8. Not only in run-up simulation but also in computation to simulate the deformation and destruction of structure. even though the area was protected by seawalls constructed after the 1983 Japan Sea Earthquake Tsunami. The rst is the selection of the design tsunami. For example. DEM (Discrete Element Method). After the 1990s. 1993. and so on. Other research topics 8. Shigihara and Fujima showed the characteristics of several schemes theoretically and recommended an implicit scheme to solve the dispersive long wave equations without any instability.20) There are two points to be mentioned.2 2D/3D hybrid simulation. SHUTO and K. This accelerates the introduction of 2D/3D hy- [Vol. The method of Fujima et al. published ‘‘A Manual of Tsunami and Storm Surge Hazard Map’’ in 2004.272 N. In 1997. knowledge based upon theoretical and experimental consideration is required. At the entrance of the valley 50 m wide.22) are typical 2D/3D hybrid simulation. One of quite powerful means in public education is three-dimensional CG animations. This fact called for serious reection to the conventional method after 1960 that relied mainly on structures. and another is the possible tsunamis caused by the largest earthquake that can be supposed to occur based on present knowledge and science. 7. One candidate is the largest past tsunami from which credible materials can be obtained. tsunami-resistant town development and evacuation based on warning. The crown height of seawalls was 4. A rough estimate of damage caused by the past tsunamis was given in terms of tsunami intensity. two-dimensional (2D) long wave equations for wide areas and three dimensional (3D) original wave equations for the area where vertical acceleration should be fully taken into consideration. After comparing both tsunamis. the tsunami trace height was about 22 m.19) 7. Cabinet Ofce et al. being connected with the motion of the expected tsunami. 8. the idea of 2D/ 3D hybrid is now used enthusiastically to develop new numerical methods such as SPH (Smoothed Particle Hydrodynamics). The highest run-up was found at the bottom of a narrow valley on the west coast of Okushiri Island.21) and the STOC (Storm surge and Tsunami in Oceans and Coastal areas) code developed by Tomita et al. Katada et al. and the maximum run-up 31 m high was marked at a horizontal distance 50 m from the entrance. it is obvious that the assumption of long waves is no longer valid. The 1993 Hokkaido Nansei-Oki Earthquake Tsunami and the modern comprehensive disaster prevention 7. The southernmost area of Okushiri Island was completely devastated by the tsunami. introduced ‘‘moving hazard maps’’ in which every resident’s action is expressed as the movement of dot.1 Revival of the comprehensive countermeasure planning.23) This manual recommends hazard map not only for residents but also for companies and shermen. In order to make coastal residents recognize the tsunami risk. in an improved and revised form of those proposed by CEDP1) in 1933. the two-dimensional simulation outside the valley is continued to the three-dimensional simulation in the valley in the neighborhood of the valley entrance. 85.1 Tsunami hazard map and CG animation in public education.5 m above sea water level.2 Damage assessment and large scale hydraulic experiment. At night on July 12th. and the tsunami height was estimated to be over 11 m. one with the higher water level on coast is selected as the standard tsunami to ensure safety insofar as possible. Many coastal residents who know a huge tsunami in the past only as a tale become to recognize the natural threat and prepare for it at their own initiative. The second is the combination of three components.24) This gives a clear image of quick evacuation that can save many lives. a useful means is tsunami hazard maps for the past tsunamis and the possible tsunamis in future. an earthquake o west coast of Hokkaido generated a tsunami. In this case. FUJIMA nami numerical simulation. prepared with the numerical methods described above. ‘‘A Guidance on Reinforcement of Tsunami Disaster Prevention Countermeasures in Local Disaster Prevention Planning’’ was agreed by National Land Agency and other six government ofces concerned tsunami disaster prevention planning. many local governments have been publishing tsunami hazard maps. damage to houses is caused not only by tsunami force but also by impact of drifted .25) In order to obtain more detailed estimates. defense structure. brid simulation. If applied to the case of Okushiri Island.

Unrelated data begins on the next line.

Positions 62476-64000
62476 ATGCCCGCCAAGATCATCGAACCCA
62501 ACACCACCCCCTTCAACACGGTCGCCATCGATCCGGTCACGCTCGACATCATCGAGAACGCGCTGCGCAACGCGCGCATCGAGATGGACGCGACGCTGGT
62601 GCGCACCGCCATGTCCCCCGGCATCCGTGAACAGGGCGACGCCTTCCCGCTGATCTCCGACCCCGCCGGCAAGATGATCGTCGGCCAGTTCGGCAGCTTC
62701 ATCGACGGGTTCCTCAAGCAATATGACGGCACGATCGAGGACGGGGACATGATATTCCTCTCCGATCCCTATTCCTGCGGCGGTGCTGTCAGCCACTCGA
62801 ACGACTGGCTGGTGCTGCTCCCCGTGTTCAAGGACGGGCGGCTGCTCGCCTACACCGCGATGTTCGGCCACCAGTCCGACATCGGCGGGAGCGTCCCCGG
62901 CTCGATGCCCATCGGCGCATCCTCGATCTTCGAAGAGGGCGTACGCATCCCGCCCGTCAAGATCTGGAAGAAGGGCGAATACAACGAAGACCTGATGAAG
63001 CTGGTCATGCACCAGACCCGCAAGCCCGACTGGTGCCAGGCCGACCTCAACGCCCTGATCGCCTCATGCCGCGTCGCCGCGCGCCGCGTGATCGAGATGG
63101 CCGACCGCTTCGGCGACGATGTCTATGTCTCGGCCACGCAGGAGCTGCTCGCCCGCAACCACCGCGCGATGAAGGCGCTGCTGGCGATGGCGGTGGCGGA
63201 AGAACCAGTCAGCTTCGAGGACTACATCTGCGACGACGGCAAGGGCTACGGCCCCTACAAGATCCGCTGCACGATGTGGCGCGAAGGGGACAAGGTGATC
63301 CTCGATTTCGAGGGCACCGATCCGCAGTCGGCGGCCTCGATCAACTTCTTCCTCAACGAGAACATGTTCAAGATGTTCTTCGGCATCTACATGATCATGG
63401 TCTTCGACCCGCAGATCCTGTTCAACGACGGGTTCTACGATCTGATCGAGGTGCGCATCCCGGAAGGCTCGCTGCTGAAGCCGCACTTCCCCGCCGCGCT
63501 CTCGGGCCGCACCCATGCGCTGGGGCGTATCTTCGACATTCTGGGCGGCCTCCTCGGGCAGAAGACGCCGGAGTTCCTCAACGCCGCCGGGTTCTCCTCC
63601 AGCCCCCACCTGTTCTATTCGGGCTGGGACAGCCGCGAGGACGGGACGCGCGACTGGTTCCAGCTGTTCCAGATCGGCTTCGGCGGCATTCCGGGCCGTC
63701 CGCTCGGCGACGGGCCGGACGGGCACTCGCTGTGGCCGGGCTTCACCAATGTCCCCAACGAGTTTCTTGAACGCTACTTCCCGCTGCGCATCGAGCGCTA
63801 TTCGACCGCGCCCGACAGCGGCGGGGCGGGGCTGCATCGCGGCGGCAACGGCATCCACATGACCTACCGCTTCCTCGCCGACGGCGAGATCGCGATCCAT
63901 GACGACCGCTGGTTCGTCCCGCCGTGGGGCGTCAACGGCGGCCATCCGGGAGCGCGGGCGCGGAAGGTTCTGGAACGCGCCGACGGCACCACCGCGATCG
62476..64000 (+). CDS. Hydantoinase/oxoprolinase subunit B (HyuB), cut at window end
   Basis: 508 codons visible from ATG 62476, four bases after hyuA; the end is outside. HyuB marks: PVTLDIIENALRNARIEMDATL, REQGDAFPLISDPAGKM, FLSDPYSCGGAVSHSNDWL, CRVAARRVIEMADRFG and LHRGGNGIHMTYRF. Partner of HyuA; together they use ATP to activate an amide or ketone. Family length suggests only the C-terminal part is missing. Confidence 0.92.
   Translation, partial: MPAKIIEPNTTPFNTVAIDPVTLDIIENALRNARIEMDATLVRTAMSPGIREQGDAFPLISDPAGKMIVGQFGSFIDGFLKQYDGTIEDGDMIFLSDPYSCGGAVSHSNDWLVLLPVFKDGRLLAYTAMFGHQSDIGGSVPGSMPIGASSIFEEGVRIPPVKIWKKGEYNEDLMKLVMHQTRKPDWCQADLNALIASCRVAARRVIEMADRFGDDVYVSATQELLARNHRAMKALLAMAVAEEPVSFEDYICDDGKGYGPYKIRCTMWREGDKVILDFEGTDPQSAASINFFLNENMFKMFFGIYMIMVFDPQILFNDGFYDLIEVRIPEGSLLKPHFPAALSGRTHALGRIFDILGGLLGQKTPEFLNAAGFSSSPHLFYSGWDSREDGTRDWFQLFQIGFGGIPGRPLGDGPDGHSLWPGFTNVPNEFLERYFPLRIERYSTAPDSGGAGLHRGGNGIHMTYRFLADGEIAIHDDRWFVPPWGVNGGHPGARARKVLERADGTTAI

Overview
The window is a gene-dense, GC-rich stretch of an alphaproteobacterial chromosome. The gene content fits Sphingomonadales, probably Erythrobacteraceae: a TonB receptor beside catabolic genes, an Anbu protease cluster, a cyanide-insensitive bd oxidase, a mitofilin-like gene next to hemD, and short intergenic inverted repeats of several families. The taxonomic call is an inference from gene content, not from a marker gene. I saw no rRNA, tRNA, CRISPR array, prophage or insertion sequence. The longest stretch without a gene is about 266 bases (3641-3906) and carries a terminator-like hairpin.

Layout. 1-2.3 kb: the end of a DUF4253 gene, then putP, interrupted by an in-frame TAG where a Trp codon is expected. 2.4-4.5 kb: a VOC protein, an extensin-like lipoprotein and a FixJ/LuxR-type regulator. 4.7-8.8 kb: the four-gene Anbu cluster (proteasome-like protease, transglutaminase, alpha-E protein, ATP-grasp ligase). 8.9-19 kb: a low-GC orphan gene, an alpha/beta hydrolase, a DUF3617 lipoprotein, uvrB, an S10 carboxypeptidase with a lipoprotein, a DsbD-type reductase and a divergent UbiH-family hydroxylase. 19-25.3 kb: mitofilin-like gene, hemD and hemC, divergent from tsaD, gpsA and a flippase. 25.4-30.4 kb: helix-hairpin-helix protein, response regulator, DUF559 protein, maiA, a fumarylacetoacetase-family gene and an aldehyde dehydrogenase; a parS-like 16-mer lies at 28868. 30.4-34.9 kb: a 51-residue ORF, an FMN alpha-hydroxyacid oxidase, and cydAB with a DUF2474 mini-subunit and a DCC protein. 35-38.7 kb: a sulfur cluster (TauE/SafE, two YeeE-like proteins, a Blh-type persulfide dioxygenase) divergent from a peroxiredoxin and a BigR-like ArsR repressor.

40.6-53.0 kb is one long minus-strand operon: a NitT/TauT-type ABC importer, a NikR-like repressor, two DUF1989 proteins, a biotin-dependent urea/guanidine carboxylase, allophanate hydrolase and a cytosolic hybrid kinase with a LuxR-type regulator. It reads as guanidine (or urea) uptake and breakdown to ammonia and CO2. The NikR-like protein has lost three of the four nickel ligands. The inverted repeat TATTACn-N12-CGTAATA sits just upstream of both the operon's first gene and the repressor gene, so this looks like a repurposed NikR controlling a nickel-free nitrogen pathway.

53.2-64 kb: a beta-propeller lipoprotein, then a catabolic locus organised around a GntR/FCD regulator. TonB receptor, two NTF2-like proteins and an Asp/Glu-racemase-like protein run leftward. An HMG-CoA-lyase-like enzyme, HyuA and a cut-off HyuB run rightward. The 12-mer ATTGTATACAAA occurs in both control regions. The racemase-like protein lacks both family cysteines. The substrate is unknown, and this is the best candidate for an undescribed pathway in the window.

it is assumed that the fault motion is homogeneous in a fault plane. For example.No. may become a good tool in estimating the initial tsunami prole of large fault movement.28) Large scale hydraulic experiments are being carried out in many institutes and laboratories. For the further development. When the Mansinha-Smylie is used. In case of Japan. 3a).38) This idea. many examples were collected for coastal forests that might damp the tsunami power.’s work that concerns the wave force of soliton on land. investigation on tsunami deposit was started.36) Aida carried out tsunami simulation and found that this rise was not enough to explain the tsunami measured and observed along the shore. After the 1980s. measured the walking ability in an open channel ow.36) and by Aida.30) Another example is Ikeno et al.3 Tsunami archeology.000 years. by using tide records. see Hatori.37) After several trials. When seismological data were not available. Matsutomi obtained a formula to evaluate the impact of lumbers as a result of large scale experiments. Sawai et al. 3b) was necessary to simulate well the measured data. Arikawa et al. With geological data.29) Prior to Arikawa’s experiments. and discussed the possibility of evacuation if a man is caught by water ow. if combined with the asperity model in seismology.35) In case of the 1983 Japan Sea Earthquake Tsunami. conducted the experiments on deformation and destruction of a concrete slab and a framework of steel materials using their prototype wave channel. The biggest problem we have to solve in the near future is the detailed prole of a tsunami when it is born.500 years in eastern Hokkaido.33) Historical literatures tell us the events only in recent 1.4 Initial prole. limit and eectiveness of pine forests is given. Nishihata et al. 8] A short history of tsunami research and countermeasures in Japan 273 Fig.26) After the 2004 Indian Ocean Tsunami. the inversion propagation method was used to determine the source area and rough estimate of the distribution of vertical displacement. Tanaka et al. inevitable is the .34) This technique is being applied in countries where tsunami occurrence is rare and no documents are available. obtained a prole with the Mansinha-Smylie method from fault parameters. 8.32) 8.37) lumbers and boats. Initial tsunami proles obtained by Tanaka et al.31) Interesting is a human-related hydraulic experiment. 3. Asakura et al.27) Harada and Imamura introduced an equation to assess more quantitatively and be applicable to other kind of forests.5 m (Fig. we can know events in prehistoric age. The highest vertical rise was 1. carried out experiments on wave force by overowing tsunamis. succeeded to excavate geologically recorded tsunamis during the past 5. he concluded that the highest rise of 4 m (Fig. Satake introduced an inversion method to estimate heterogeneous fault motion.